I too was surprised at the turnout even at the East York cenotaph (I didn't even notice there was one till last week). I thought it was just me but it seems this year's remembrance day WAS a bigger deal than usual. Wars, economy, elections and a 90th anniversary of the end of WWI brings out the crowds. There was a formation of Harbords that flew past at 11am. Reminded me of one of Dad's last flights, as a passenger in a Harvard. All the WWII stuff reminds me of Dad, particularly now as I see Simon at the age Dad was when he was growing up with that war. He learned about the planes, and soldiers and little kids rhymes about it.
"WHISTLE WHILE YOU WORK
HITLER IS A JERK
MOUSSOLINI IS A SHEENY
WHISTLE WHILE YOU WORK"
With today's wars we hide them from the kids as best we can. How does one explain the difference to a child between what Canadians fought for in WWI and II and what the soldiers he sees fighting today are killing and dying for.
Simon really liked wearing his poppy (Yes I took the pin out and velcroed it...).
We dragged him around Flanders, Passchendaele, Vimy... he asked about things and I think he understood the answers. He certainly will have a different perspective on it having been there than we did growing up. Remembrance day was a day we had to go to assembly and see some old guys and listen to Andrea Prazmoski recite a poem about a cemetery in some field owned by a guy name Flanders (Ned?). Honestly, it wasn't till I went there I realized Flanders is the whole region where those really nasty WWI battles were. Those fields with the crosses row on row are everywhere in Flanders. I get it now. I watched a lot of History Television this week.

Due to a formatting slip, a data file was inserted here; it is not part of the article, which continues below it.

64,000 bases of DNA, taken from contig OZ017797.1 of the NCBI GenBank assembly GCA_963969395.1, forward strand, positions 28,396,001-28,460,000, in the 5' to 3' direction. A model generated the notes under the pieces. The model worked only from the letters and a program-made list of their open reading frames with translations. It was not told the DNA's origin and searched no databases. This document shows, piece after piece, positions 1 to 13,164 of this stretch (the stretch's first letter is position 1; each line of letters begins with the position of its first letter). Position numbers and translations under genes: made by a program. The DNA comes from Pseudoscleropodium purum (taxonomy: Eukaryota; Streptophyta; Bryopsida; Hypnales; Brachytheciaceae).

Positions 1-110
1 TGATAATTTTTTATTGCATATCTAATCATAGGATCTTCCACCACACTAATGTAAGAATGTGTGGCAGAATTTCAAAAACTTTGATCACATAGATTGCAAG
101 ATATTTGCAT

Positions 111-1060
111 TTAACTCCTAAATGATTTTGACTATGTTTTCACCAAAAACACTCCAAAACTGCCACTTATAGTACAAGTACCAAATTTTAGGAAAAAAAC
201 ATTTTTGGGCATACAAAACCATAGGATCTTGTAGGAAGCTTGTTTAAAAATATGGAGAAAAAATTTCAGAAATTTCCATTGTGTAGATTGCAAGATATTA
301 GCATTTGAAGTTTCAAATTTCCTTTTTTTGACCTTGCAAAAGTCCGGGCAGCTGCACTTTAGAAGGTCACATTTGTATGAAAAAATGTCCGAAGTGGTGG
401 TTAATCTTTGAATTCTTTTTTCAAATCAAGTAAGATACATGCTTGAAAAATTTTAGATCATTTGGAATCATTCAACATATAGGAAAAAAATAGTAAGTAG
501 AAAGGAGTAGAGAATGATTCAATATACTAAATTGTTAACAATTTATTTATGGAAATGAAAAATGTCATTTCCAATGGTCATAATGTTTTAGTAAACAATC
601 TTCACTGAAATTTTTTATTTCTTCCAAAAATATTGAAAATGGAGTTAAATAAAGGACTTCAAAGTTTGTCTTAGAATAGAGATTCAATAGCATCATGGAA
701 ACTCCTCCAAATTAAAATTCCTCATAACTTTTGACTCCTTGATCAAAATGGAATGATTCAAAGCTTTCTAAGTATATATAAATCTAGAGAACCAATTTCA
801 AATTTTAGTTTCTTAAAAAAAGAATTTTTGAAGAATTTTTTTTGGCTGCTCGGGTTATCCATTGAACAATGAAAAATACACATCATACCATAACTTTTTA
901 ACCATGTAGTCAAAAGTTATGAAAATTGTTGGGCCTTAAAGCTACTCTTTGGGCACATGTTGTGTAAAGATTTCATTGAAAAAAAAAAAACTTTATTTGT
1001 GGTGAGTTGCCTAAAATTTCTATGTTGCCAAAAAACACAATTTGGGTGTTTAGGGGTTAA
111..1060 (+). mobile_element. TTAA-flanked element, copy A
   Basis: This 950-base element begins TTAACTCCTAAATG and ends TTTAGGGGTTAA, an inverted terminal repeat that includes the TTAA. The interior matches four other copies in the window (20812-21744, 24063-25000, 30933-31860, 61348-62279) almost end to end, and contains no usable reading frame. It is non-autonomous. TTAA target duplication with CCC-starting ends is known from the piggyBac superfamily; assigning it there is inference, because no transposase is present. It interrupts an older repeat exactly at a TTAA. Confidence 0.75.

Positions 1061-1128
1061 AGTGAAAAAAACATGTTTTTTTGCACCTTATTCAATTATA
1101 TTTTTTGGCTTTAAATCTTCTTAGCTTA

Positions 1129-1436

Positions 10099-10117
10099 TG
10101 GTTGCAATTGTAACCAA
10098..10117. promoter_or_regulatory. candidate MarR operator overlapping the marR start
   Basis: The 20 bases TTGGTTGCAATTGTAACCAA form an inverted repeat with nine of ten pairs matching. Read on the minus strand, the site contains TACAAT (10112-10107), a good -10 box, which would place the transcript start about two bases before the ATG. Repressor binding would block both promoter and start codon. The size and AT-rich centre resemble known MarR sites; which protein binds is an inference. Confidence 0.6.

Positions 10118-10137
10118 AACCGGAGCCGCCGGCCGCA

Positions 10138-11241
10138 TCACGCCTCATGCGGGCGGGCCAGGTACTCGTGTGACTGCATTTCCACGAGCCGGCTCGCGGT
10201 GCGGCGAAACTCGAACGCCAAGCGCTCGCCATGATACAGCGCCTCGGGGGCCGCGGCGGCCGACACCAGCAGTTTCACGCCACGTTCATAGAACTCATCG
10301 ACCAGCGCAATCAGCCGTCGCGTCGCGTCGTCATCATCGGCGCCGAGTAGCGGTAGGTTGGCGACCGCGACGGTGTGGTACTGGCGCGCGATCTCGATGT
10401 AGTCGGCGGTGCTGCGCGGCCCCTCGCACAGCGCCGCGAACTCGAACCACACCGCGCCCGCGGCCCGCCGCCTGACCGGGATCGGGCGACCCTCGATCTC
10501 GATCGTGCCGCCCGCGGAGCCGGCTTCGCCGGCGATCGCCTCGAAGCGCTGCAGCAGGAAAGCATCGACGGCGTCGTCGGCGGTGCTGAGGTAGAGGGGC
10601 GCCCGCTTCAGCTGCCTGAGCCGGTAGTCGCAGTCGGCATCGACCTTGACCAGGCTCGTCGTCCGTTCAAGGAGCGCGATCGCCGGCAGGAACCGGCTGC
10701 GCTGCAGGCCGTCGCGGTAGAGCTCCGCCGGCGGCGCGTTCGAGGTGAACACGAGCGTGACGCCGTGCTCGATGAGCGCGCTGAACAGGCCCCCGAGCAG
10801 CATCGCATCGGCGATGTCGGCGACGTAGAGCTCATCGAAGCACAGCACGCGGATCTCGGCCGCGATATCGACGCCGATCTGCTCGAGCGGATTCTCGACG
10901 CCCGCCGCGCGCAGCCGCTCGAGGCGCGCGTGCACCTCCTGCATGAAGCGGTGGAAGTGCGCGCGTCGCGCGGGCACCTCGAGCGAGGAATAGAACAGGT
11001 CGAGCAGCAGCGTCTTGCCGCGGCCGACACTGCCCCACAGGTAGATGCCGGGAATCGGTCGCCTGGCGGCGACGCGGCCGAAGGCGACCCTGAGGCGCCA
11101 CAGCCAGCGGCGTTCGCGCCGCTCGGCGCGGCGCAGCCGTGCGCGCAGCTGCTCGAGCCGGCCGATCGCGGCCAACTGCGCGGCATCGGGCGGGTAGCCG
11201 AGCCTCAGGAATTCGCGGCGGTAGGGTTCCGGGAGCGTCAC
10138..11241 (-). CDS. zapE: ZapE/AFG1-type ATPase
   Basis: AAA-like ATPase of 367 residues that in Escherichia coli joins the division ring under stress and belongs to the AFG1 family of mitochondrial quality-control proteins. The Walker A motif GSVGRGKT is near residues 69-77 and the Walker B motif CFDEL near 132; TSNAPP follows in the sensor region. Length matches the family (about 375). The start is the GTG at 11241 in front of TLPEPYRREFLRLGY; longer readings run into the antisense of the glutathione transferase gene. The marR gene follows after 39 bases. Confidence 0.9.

Memorial at Passchendaele: "To honour the Canadians who on the fields of Flanders ... fought in the cause of the allies"
It's just a quiet little town that so many men went though hell and died trying to get to.
We cruised through in a Renault.
So many of the headstones like the one on the right say only "A Soldier of the Great War".
It's regretful that Dad never managed to visit places like this or Normandy and Juno beach (we knew he was never gonna get to Mount Suribachi on Iwo Jima, as much as he'd refer to it). I think he really would have appreciated being there. I would have liked to take the tour with him.
It seemed like he was finally gonna start to venture "across the pond" but fate had something different in mind.
So this Remembrance day we remember. And we can be thankful.